2015 Fantasy Hockey Team Preview: Ottawa Senators
Welcome to NHL team previews, a series that will breakdown every NHL team this offseason. You can expect to see new posts all summer, from the 30th place team to the Stanley Cup champions. With so many changes coming in the offseason, some teams will be improving dramatically, while others will be forced to make some tough decisions for the future. It’s going to be a fun summer of hockey talk, so sit down, hold on tight and enjoy the ride.
Year in Review
- Record: 43-26-13 (99 points)
- Goals per game: 2.83 (9th)
- Goals against per game: 2.54 (13th)
- Power play: 16.8% (22nd)
- Penalty kill: 82.9% (11th)
- Shots per game: 31.0 (9th)
- Shots against per game: 32.1(25th)
The Ottawa Senators weren’t ticketed to make the playoffs last season, but they found a way to prove people wrong and enter this season with hopes of improving on their first round exit at the hands of the Montreal Canadiens.
The Sens started off the season slowly, posting an 11-11-5 record after two months. General Manager Bryan Murray decided that the team needed a wake up call, so he proceeded to fire head coach Paul MacLean and promote assistant coach Dave Cameron as the new bench boss. The move would come as a shock to the hockey world, seeing as MacLean won the Jack Adams Trophy in 2013 when he lead the Senators to a 25-17-6 record. The move would prove to be the right one, as the Senators went 32-15-8 under Cameron—including an 11-3-2 record in the month of March.
The biggest reason for Ottawa’s success down the stretch is in large thanks to the outstanding play of Andrew Hammond. Better known as “The Hamburglar” thanks to the McDonald’s character design on his mask, Hammond posted a crazy 20-1-2 record after starter Craig Anderson went down with a hand injury. He was deemed the “Savior” of Ottawa’s season, but his magic ran out in the first round against the Canadiens, and he was replaced by Anderson after a 3-2 OT loss in game two.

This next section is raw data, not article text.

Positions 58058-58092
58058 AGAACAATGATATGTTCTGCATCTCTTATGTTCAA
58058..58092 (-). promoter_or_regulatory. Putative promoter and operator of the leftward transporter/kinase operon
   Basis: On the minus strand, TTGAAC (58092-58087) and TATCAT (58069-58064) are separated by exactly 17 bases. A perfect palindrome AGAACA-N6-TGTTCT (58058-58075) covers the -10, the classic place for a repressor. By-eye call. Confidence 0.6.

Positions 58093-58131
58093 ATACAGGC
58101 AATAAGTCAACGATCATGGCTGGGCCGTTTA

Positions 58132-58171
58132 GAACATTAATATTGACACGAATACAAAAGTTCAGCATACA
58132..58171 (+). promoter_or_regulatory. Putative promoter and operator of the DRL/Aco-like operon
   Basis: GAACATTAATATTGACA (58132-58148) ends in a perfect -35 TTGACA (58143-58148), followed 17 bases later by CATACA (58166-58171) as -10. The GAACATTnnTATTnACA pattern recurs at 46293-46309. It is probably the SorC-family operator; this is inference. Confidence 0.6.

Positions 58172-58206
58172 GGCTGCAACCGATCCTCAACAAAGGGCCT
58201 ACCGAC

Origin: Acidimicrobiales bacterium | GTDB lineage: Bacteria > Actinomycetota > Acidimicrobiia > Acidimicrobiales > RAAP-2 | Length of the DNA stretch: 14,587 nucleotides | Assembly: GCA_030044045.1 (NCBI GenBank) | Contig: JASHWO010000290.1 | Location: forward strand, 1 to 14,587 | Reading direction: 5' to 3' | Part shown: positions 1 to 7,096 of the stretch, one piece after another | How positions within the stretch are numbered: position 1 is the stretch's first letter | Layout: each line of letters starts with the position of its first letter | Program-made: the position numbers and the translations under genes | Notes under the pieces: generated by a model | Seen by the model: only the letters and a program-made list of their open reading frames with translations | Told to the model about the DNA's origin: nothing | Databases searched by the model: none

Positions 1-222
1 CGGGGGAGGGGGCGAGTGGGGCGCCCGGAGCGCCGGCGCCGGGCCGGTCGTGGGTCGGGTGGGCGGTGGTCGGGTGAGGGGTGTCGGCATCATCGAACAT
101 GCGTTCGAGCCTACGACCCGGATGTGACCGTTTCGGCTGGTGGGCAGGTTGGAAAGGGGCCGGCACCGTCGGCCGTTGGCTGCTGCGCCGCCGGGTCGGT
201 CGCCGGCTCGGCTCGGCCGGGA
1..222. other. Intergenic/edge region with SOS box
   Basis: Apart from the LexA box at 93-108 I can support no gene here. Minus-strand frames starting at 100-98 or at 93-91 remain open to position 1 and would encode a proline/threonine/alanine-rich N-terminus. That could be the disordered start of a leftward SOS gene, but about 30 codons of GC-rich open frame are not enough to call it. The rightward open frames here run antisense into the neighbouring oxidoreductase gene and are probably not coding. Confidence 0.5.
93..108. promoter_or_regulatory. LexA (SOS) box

Offseason Game Plan
Heading into 2014-15, Sens fans had a lot of doubts about their team. Going into this season, they still have some question marks that will need to be answered. But when you look at this team as a whole, they look like the same team that can compete in the Eastern Conference for a top playoff spot.
The biggest surprise last season came from the amount of production their young players were able to contribute on a nightly basis. Outside of two-time Norris Trophy winner Erik Karlsson, Ottawa doesn’t have a star-studded team that opponents fear, but that will change heading into next season.
Mike Hoffman, Mika Zibanejad and Mark Stone all broke out last season and were key parts in the success of the Senators last season. Stone would be named a finalist for the Calder Trophy after scoring 26 goals and totaling 64 points, Zibanejad would set career highs in goals (20), assists (26), points (46) and games played (80), while Hoffman would score 48 points (27 G, 21 A) in 79 games. All three players will be expected to produce at a high level in 2015-16 and there is no reason why all three won’t be able to top the 50-point plateau by seasons end.